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    Quote Originally Posted by Athenian200 View Post
    The statement Americans make about Europeans is that they're impractical snobs, or something like that, and they don't usually claim it applies to all of them as individuals.
    Nice post. You make a lot of good points.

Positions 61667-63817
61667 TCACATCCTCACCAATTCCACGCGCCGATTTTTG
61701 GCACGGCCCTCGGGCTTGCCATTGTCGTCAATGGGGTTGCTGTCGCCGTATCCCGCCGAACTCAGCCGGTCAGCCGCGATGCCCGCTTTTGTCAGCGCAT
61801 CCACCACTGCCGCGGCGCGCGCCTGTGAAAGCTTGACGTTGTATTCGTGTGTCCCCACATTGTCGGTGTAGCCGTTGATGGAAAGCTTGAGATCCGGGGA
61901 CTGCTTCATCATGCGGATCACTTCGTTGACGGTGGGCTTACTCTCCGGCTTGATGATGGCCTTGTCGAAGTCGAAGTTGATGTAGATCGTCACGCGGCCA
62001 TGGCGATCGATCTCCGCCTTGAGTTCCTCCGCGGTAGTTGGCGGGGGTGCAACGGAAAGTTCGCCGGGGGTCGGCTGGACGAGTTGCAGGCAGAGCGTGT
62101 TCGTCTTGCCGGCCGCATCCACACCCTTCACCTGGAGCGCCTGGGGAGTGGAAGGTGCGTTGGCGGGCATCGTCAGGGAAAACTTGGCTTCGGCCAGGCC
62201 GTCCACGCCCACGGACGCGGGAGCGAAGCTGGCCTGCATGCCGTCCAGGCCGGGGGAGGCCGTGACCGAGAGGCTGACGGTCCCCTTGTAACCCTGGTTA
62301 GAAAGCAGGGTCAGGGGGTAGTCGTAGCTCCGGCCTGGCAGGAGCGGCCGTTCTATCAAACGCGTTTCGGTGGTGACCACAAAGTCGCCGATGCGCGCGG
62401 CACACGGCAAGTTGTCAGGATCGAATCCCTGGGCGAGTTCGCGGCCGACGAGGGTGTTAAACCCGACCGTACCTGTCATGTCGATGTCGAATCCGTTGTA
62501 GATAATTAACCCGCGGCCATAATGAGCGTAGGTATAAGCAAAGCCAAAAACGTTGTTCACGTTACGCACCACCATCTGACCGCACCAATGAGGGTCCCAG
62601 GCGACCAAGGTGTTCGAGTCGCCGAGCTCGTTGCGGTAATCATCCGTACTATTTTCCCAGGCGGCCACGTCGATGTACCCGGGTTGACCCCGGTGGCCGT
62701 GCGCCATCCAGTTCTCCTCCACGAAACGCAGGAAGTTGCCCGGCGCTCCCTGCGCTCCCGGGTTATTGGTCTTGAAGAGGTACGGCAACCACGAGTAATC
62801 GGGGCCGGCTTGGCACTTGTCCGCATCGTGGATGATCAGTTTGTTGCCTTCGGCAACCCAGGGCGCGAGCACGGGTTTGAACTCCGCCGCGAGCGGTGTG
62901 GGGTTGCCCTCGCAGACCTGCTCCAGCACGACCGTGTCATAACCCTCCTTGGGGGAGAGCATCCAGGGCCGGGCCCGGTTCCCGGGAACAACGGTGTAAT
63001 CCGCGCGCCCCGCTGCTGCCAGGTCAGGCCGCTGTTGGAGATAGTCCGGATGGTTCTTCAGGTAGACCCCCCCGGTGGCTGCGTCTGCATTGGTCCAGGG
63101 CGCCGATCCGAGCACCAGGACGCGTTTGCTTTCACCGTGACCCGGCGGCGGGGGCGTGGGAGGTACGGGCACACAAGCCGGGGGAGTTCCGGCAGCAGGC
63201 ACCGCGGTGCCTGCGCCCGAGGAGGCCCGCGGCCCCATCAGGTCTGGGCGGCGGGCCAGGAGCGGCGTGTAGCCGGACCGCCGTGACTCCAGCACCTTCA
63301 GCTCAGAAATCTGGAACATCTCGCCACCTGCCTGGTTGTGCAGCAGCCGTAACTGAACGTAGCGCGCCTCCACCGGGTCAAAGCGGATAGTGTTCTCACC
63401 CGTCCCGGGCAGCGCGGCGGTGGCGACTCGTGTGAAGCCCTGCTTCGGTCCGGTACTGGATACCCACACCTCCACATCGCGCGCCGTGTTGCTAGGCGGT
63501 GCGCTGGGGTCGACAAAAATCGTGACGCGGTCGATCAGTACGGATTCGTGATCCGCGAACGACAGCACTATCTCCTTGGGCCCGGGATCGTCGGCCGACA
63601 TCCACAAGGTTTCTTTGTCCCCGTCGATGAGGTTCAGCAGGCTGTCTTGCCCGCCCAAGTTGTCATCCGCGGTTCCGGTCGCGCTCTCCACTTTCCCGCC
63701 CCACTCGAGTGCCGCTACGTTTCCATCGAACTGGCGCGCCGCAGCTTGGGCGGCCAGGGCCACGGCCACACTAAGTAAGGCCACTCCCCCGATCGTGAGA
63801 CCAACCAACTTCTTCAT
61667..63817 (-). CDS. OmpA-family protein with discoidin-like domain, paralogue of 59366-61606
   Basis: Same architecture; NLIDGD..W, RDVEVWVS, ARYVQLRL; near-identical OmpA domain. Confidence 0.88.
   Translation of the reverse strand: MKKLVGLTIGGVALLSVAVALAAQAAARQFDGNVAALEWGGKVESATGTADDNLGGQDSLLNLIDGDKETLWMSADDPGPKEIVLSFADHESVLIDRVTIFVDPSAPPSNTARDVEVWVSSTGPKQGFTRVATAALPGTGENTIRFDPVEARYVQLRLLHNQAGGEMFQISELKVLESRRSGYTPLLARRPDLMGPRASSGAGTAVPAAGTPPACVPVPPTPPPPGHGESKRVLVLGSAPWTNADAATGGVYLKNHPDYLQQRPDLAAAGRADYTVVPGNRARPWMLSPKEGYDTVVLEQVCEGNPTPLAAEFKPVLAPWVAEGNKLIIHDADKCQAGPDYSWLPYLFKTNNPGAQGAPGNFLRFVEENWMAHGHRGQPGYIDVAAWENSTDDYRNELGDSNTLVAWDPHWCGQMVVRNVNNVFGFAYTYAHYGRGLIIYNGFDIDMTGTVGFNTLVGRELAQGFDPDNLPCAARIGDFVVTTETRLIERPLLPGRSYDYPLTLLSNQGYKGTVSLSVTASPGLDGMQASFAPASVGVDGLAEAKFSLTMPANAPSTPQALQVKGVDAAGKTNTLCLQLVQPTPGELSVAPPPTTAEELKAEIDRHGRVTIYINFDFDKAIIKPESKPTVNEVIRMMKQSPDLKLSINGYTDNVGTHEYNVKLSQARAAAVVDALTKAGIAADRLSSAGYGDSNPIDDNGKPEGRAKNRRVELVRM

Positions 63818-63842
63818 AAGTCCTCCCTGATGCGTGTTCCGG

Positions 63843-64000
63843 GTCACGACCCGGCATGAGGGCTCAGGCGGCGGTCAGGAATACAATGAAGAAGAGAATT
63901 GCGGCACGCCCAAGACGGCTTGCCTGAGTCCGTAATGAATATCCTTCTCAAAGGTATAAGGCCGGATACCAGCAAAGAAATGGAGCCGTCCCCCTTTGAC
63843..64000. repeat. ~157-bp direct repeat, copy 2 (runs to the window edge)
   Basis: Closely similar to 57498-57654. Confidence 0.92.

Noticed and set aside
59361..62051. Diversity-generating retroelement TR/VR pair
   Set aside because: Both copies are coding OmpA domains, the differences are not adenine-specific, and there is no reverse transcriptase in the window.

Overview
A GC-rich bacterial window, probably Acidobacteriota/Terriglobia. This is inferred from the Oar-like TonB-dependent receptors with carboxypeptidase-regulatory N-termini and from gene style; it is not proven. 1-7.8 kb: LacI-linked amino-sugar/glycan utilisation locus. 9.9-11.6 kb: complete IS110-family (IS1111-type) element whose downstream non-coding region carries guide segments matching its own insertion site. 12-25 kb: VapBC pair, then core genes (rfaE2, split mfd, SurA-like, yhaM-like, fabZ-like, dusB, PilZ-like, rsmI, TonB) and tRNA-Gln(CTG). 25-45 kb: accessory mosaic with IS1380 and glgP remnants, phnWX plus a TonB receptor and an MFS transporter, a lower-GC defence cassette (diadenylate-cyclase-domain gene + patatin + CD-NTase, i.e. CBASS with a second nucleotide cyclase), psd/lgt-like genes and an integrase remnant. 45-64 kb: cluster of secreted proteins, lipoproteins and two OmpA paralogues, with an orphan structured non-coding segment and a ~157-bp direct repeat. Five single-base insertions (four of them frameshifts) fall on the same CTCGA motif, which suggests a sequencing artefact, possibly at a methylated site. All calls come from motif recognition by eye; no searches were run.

To be fair, I don't understand that line of thinking in the above quote either (Americans making sweeping statements of Europeans). I've heard Americans say it. I have extensive travels through Europe and I have never had such a thought. I've never adopted anything even resembling that into my line of thinking. I think it would be very short-sighted to make a statement like that - a "sweeping statement" as you say. Even if I didn't mean it about ALL, but I was just talking about MOST of them. I don't know, maybe it's an INTP thing to try and avoid slipping into a faulty mindset. On the other hand, I guess I've laughed at comedians who have made jokes about "snobby Europeans", so maybe I do see some form of snobbery in them in my unconcious thoughts, or maybe the comedians were just really funny, who knows. I don't know. I just see people as people. I don't think, "oh, he's European, wonderful, another one of those people." Instead, I just think, "OK, here's a person. Let me find out what he is all about as an individual." When I meet someone, it's with a completely clean slate. I try not to bring assumptions to the table of what they might be like. Now, if someone says "I just got out of prison yesterday for murder", then I'm going to proceed with caution because new information has been introduced. But, I'm still going to give them the time of day and not write them off as stupid or dumb. Maybe they've changed. Maybe they're different. Who knows what I will find out about them - probably some things good and other things not - like anybody else we come across in life.